By Gary Gastelu
Published June 06, 2019
General Motors president Mark Ruess says the automaker’s upcoming battery-powered cars will be sold at "very average transaction prices” as the company works to bring down the cost of the technology.
Reuss was speaking at the UBS Global Industrials and Transportation Conference, and said the company’s electric vehicles will reach parity with its internal combustion cars “a lot sooner than people think,” Wards Autos reported.
GM plans to introduce 20 new fully electric vehicles by 2023, but the only one that the company currently builds, the Chevrolet Bolt EV, is a subcompact crossover that starts at $37,495.
The main hurdle to reducing costs is the battery, which ranges from $150 to $225 per kilowatt-hour across the industry, although Tesla said last year that it expected to reach $100 by the end of 2018. The Bolt EV uses a 60 kilowatt-hour pack.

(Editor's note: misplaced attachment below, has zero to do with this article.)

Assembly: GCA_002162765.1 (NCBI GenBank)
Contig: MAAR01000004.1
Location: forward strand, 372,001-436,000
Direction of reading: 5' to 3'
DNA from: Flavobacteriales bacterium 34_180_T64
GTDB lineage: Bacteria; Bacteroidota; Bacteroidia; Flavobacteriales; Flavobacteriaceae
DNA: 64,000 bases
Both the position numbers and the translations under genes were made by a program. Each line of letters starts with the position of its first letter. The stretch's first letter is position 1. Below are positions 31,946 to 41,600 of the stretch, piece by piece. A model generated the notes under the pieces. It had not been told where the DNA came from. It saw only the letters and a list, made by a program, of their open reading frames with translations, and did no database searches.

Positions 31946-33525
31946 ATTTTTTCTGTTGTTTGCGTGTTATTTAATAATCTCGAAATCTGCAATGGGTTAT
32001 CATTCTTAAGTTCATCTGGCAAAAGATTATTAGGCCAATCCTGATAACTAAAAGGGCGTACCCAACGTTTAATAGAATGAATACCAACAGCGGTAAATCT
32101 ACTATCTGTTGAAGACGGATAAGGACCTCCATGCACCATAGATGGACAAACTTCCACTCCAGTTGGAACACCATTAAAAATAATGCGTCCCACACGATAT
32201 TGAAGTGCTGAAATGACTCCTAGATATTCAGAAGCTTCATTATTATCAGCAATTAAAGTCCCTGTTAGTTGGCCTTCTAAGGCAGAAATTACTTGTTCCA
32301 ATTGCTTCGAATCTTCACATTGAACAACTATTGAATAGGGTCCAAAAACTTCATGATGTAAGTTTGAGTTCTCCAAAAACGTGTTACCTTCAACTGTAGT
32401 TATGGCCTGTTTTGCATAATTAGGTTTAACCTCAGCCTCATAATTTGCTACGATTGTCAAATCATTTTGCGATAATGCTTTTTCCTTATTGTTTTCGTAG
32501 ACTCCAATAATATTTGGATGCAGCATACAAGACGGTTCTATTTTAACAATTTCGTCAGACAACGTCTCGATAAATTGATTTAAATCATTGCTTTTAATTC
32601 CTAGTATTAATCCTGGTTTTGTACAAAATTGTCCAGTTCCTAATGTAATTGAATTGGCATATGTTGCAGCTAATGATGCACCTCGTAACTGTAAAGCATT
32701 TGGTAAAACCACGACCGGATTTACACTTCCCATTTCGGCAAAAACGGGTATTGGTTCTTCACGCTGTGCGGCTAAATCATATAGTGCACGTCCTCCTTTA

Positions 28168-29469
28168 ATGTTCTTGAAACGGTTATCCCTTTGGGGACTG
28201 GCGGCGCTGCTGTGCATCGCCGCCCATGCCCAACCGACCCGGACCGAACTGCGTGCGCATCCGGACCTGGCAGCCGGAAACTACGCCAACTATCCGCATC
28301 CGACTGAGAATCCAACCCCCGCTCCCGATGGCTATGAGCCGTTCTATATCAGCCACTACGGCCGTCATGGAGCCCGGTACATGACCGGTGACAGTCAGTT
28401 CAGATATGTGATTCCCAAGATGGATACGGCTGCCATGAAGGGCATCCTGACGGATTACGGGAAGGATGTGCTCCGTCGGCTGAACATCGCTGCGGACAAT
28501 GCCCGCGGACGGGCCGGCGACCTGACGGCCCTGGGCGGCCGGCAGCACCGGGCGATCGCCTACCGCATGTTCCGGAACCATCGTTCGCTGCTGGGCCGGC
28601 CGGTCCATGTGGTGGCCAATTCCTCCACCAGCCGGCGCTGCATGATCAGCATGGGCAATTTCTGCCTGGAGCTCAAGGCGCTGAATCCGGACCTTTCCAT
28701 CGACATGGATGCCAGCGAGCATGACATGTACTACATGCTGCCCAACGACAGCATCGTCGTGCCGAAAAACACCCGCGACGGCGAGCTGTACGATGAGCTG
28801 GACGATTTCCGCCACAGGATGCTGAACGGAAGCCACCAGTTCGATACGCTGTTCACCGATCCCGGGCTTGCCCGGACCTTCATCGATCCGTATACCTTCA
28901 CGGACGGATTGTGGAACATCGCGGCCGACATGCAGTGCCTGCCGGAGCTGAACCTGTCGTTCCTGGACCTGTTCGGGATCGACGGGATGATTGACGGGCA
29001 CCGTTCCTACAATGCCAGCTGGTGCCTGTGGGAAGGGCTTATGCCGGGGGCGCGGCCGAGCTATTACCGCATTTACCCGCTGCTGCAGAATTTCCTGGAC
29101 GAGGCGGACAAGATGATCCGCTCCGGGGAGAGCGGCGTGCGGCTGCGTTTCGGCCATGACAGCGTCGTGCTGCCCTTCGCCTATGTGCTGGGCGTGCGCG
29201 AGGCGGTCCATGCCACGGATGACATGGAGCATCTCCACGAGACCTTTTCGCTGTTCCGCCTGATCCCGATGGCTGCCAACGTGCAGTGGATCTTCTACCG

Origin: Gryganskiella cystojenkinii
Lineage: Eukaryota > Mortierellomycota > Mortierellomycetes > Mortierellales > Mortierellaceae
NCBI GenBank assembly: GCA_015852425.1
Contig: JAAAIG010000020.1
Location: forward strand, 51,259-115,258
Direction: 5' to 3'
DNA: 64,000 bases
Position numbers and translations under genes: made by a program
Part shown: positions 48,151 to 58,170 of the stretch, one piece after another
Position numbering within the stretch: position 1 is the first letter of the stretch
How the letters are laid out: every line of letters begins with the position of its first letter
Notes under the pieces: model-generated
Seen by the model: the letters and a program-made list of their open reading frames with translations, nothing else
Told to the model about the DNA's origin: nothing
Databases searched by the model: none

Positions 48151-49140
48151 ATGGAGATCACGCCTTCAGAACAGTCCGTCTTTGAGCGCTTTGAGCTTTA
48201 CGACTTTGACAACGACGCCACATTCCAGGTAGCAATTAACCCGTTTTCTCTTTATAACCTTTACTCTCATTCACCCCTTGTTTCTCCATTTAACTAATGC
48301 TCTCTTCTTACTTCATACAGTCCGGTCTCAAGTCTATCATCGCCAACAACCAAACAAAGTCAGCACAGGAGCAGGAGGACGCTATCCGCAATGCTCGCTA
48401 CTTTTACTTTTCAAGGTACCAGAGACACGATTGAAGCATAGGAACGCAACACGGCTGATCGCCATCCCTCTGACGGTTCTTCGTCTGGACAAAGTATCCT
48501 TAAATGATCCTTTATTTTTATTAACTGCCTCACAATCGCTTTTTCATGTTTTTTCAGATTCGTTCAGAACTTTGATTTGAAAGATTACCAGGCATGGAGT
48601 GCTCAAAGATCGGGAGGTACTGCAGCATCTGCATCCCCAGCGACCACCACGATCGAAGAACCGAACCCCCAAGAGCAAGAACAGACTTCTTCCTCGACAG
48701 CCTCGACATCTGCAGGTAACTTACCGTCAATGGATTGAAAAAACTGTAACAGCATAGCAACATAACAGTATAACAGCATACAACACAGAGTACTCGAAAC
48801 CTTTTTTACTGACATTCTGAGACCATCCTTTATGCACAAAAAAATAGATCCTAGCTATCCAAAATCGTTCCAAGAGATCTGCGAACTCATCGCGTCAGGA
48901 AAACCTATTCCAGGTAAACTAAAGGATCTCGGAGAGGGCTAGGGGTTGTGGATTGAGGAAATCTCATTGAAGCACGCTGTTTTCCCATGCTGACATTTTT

Reuss suggested that the cost reductions on EV tech and the increasing expense of developing internal combustion engines that can meet more rigorous emissions standards will equalize the powertrains soon.
“All these things and more will lead to greater consumer acceptance of EVs, plus they are going to be great cars,” Reuss said.
He also reconfirmed GM’s intent to introduce an electric pickup that will compete with the battery-powered Ford F-150 that is also in the works and Tesla’s promised truck, which Elon Musk said this week would start under $50,000.
No timeframe was given, but Reuss said that the electric car platform in development will be able to accommodate front-, rear- and all-wheel-drive. GM has previously demonstrated an electric military truck based on the Chevy Colorado pickup that used a hydrogen fuel cell instead of a large battery pack and has released renderings of a similar vehicle built on a Silverado chassis.